But if that last paragraph sounds like a straightforward defence of modern dictionary-making as an objective, value-free, scientific enterprise, let me clarify that I don’t think it’s that straightforward. That’s why I said I feel pulled in two directions. I’m a feminist as well as a linguist: I may not agree with those sisters who have complained about the OED’s inclusion of cisgender, but I have no doubt that mainstream dictionaries, including the OED, belong to an androcentric (male-centred) and sexist tradition. Since all major dictionaries rely heavily on past scholarship, the traces of earlier male bias are still highly visible; and some forms of bias have persisted into the present.
Criticizing the male bias of mainstream lexicography was a serious concern for feminists in the 1970s and 1980s, and so was making alternatives to what Mary Daly dubbed the ‘dick-tionary’:
Dick-tionary, n: any patriarchal dictionary: a derivative, tamed and muted lexicon compiled by dicks.
The source I’m quoting here was a product of this alternative tradition: Daly and Caputi’s Websters’ First New Intergalactic Wickedary of the English Language, originally published in 1987. But while Daly’s reputation has kept the Wickedary visible to later generations of feminists, the fact that it was part of a flourishing enterprise of feminist dictionary-making is less well known, as are most of the other dictionaries second wave feminists produced (though many are still available, and I’ve added links where that’s the case).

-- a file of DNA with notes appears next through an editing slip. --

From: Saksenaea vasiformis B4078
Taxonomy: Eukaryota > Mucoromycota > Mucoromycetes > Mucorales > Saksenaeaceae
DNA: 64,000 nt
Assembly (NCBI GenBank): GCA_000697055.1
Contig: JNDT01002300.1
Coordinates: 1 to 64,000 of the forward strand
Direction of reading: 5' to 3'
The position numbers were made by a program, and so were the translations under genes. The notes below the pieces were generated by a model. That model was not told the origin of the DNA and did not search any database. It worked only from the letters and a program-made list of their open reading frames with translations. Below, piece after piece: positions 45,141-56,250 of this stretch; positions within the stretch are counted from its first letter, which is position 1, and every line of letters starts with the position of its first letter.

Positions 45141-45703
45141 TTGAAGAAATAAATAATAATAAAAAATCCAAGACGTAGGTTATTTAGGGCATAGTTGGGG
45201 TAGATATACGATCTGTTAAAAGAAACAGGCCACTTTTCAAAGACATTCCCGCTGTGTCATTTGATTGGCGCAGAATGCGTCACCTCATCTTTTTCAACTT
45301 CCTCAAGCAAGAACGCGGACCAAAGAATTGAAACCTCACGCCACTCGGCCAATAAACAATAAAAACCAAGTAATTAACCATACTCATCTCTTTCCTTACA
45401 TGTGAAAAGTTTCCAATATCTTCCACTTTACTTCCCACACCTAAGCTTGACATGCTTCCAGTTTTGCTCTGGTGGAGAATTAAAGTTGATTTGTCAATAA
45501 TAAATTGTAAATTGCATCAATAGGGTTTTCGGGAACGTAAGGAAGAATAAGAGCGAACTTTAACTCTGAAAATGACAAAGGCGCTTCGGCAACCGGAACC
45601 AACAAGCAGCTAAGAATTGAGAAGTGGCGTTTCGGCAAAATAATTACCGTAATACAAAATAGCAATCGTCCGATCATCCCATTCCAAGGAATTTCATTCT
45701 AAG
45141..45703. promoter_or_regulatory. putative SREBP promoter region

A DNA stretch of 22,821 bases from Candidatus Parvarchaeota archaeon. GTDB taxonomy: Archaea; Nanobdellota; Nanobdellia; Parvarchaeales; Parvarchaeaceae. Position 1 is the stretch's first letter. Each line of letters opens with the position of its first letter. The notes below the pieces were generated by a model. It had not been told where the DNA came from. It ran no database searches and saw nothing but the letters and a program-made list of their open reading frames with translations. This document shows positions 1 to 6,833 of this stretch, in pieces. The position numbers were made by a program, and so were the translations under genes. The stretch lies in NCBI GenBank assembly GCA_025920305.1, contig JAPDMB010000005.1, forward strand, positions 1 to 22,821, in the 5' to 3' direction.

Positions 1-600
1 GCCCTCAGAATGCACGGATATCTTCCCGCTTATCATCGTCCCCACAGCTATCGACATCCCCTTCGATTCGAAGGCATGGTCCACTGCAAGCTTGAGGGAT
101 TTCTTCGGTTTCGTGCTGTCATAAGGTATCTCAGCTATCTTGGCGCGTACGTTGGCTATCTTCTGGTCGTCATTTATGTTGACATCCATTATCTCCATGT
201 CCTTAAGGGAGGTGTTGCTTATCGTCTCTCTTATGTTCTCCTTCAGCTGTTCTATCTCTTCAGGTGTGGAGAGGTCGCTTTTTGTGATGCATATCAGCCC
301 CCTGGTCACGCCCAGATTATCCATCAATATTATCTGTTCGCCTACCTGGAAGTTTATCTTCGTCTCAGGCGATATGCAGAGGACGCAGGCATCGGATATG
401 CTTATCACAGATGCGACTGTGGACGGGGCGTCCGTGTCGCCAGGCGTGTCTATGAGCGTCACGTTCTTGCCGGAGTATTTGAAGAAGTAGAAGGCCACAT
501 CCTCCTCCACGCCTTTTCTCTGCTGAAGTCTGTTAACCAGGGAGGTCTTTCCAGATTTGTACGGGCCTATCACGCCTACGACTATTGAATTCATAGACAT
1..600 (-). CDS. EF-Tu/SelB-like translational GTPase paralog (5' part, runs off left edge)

In 2011, Lindsay Rose Russell published a scholarly article, ‘This is what a dictionary looks like’, which lists 18 examples of feminist dictionaries published between 1970 and 2006 (though the largest number appeared in the 1970s and 1980s). She was prompted to write by the appearance of a weighty tome about the history of lexicography which failed to mention a single feminist dictionary—though it did discuss specialist dictionaries of agriculture, botany, chemistry, law, medicine, seafaring and surnames. This struck Russell as a classic case of feminism being written out of history. Like her article, this post is an attempt to write it back in.
Serious feminist criticism of mainstream/malestream dictionaries began to appear in the early 1970s, when several kinds of systematic male bias were identified. These included
Selection of sources. The pre-existing source material from which lexicographers take their evidence about word-usage (which words are used, and with what range of meanings) has historically been heavily skewed towards texts written by male rather than female authors. While recently some attempt has been made to redress the balance, the overall bias remains an issue.
Androcentrism in selecting and defining words. As more dictionaries have moved online, the pressure to exclude words for reasons of space has been reduced, but in the past editors did have to make judgments on what was important or central and what was trivial or peripheral, and their decisions often reflected a male/masculist perspective. So did some of their definitions: Alma Graham, who was involved in making a non-sexist school dictionary in the early 1970s, cites one dictionary that defined youth as ‘the part of life between childhood and manhood’.